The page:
In the Parable of the Talents, Jesus acknowledges that differences in an individual’s skill and work ethic means they are treated differently:
“[The master] called his [three] servants and entrusted His wealth to them. To one, He gave five bags of gold, to another two bags, and to another one bag, each according to his ability. (Matthew 25:14-15)
When the master later checked on the three, he found one had produced an additional five portions; the second, two more portions; but the third had done absolutely nothing. He rewarded the three based on what each had individually done. (This is a core practice of the free-market system.)
Jesus then complained: “A system that allows billionaires to exist when there are parts of Alabama where people are still getting ringworm because they don’t have access to public health is wrong.’”
Oh wait—those weren’t the words of Jesus; they were the words of AOC (Alexandria Ocasio-Cortez, the youngest member of Congress and an open socialist). Reflective of her socialist beliefs (and rejecting the free-market approach set forth by Jesus), she announced: “I decided that no one on my staff will make less than $52k/year. It’s likely one of the highest entry-level salaries on the Hill.”
But for high-performing staffers, she capped their salaries at $80,000, which is “well below the median pay for Hill chiefs of staff at $154,634….And it’s a fraction of what experienced staffers could make in other jobs in Washington.”
The predictable result of AOC’s policy will be a mediocre staff. She will overpay incompetent employees (the wage she offers will guarantee a long line of inept applicants). Additionally, she will also fail to attract skilled staffers (qualified individuals can make up to twice as much in other offices). Her livable wage argument sounds compassionate at first but will be a disaster in real life.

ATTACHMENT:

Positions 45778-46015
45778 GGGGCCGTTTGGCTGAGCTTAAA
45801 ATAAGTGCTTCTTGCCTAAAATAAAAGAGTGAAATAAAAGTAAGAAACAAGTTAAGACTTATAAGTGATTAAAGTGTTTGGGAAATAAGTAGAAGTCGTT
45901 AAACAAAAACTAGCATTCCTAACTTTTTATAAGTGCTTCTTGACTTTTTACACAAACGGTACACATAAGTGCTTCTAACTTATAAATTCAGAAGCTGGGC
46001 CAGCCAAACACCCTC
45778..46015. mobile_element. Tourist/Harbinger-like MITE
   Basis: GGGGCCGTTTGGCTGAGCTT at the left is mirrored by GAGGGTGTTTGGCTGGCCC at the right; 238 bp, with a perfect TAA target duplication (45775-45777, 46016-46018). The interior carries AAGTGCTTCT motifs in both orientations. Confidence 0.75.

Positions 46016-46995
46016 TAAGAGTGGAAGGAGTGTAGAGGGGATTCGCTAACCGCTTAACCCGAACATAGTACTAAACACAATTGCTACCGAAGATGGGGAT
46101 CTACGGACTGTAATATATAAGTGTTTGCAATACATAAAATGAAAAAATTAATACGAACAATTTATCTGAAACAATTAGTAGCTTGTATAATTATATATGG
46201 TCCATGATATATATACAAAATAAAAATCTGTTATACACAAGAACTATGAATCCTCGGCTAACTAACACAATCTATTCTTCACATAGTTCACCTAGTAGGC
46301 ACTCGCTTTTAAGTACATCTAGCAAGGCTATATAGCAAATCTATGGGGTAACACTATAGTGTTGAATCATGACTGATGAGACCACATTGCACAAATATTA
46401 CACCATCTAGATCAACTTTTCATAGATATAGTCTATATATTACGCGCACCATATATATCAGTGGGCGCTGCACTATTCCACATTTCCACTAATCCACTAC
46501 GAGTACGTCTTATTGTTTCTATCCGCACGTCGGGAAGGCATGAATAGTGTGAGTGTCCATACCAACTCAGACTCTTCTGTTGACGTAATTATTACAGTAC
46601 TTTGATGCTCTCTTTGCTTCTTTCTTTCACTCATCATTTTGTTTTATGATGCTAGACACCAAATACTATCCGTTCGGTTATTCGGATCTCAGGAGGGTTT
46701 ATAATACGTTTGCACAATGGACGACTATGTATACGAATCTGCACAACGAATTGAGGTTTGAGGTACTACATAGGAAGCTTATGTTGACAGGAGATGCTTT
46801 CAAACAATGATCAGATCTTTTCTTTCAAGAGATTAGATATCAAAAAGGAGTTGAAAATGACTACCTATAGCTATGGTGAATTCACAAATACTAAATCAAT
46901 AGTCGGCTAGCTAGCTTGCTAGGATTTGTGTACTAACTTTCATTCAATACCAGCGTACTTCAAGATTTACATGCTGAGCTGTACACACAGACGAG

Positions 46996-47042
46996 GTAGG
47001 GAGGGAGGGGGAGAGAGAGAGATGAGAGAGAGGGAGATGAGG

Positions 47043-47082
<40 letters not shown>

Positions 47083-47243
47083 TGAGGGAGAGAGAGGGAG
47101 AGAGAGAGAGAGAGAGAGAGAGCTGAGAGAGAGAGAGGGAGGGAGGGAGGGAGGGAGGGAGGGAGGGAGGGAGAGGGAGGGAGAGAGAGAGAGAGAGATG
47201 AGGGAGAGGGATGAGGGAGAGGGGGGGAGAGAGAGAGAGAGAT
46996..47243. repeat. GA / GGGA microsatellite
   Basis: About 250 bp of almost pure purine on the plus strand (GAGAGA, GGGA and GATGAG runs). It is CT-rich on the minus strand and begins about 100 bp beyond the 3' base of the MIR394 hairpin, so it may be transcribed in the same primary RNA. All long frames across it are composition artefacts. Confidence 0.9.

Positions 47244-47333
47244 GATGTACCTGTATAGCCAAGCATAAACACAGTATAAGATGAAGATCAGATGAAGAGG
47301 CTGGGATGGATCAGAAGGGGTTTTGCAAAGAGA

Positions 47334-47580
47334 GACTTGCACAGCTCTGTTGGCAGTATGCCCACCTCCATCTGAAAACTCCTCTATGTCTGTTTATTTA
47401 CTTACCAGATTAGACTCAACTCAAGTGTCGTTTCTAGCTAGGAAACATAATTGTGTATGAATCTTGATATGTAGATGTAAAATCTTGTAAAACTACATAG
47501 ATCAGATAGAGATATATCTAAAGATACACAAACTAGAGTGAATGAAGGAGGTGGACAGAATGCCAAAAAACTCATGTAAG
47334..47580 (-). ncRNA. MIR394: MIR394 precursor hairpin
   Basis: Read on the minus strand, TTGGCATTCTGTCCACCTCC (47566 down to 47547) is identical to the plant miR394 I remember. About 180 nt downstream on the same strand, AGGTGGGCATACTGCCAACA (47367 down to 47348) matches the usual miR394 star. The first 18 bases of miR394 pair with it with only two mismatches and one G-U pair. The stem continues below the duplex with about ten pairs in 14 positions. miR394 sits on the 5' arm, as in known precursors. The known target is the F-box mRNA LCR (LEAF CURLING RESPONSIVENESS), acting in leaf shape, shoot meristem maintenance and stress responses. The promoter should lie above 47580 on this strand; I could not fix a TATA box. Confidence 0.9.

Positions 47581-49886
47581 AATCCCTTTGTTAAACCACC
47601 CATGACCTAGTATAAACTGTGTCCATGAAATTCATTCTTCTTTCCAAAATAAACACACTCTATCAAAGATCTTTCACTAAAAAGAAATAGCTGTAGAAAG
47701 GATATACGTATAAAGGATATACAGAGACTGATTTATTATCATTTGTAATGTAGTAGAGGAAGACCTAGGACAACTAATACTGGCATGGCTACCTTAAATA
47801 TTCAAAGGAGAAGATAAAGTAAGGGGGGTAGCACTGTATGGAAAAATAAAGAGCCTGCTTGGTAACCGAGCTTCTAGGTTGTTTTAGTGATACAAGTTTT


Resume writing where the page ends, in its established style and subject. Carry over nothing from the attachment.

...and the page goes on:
Incidentally, while AOC insists on “wage fairness” for her employees, she does not believe in it for herself. She currently has an annual salary of $174,000, and is calling for a significant raise in her own paycheck because, as she explains, she is working so much harder than others. (In socialistic systems, the elites nearly never apply to themselves the standard they demand for the rest; they regularly exempt themselves from their insistence on equality for all.)
In Jesus’s parable, there was neither a bottom nor a top wage; each individual was rewarded “according to his own ability.” As Jesus affirmed: “For whoever has will be given more, and they will have an abundance. Whoever does not have, even what they have will be taken from them.” (Matthew 25:29)
This economic principle articulated by Jesus has proven to be sound across the ages. In fact, almost two millennia later, Thomas Jefferson expressed Jesus’s principle in these words:
“To take from one because it is thought his own industry and that of his fathers has acquired too much, in order to spare [give] to others, who (or whose fathers) have not exercised equal industry and skill, is to violate arbitrarily the first principle of association: the guarantee to everyone the free exercise of his industry [hard work] and the fruits acquired by it.”
Both history and common sense prove that the economic teachings of Jesus are much sounder than those of AOC.
Foundations of Truth hereby waives all claim of copyright (economic and moral) in this work and immediately places it in the public domain; it may be used, published, edited, and distributed in any manner whatsoever without any attribution or notice to Foundations of Truth.